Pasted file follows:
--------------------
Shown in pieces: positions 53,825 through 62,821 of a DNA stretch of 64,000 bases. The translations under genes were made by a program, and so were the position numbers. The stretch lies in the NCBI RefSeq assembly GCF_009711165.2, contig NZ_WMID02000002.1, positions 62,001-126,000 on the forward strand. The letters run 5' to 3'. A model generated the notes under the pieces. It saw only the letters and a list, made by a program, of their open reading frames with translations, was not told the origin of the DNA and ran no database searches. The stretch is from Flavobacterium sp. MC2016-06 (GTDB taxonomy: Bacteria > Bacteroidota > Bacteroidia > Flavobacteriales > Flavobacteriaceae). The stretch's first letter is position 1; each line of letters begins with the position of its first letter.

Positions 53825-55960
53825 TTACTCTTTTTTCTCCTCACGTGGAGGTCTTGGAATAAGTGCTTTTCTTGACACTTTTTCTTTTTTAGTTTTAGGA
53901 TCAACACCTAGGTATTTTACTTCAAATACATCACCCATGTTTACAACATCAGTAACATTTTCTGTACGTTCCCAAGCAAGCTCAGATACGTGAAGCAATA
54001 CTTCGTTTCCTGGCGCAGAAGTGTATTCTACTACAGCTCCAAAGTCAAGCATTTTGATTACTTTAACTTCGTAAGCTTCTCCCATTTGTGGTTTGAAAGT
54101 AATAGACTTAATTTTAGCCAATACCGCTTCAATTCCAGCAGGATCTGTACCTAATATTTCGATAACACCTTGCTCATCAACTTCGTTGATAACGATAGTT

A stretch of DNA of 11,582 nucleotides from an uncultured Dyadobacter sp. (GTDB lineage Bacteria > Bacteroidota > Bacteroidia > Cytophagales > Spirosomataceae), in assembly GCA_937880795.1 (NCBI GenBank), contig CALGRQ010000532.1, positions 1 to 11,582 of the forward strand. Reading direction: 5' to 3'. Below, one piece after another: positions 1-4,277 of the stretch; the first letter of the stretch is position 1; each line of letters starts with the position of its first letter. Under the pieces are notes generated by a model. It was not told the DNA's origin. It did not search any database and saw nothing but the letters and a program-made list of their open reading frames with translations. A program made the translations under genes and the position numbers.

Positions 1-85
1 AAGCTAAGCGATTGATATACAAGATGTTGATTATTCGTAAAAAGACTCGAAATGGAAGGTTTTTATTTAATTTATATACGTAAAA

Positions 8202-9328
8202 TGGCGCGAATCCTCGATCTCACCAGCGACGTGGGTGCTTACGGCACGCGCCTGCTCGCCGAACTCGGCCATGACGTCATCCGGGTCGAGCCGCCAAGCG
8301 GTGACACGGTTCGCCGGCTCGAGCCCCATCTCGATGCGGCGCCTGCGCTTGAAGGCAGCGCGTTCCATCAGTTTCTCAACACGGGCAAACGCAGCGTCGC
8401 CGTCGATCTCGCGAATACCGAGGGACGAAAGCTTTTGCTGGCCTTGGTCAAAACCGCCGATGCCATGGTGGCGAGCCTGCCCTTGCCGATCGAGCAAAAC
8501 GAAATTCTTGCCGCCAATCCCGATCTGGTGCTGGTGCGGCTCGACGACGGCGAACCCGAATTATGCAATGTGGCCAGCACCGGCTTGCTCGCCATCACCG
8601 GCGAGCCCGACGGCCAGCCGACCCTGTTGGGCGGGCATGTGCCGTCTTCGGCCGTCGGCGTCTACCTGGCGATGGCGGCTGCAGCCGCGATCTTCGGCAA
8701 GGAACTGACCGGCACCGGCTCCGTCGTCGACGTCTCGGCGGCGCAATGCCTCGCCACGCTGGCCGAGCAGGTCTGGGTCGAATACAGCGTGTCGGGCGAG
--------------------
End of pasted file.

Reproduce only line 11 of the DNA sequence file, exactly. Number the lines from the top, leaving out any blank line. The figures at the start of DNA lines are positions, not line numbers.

8202 TGGCGCGAATCCTCGATCTCACCAGCGACGTGGGTGCTTACGGCACGCGCCTGCTCGCCGAACTCGGCCATGACGTCATCCGGGTCGAGCCGCCAAGCG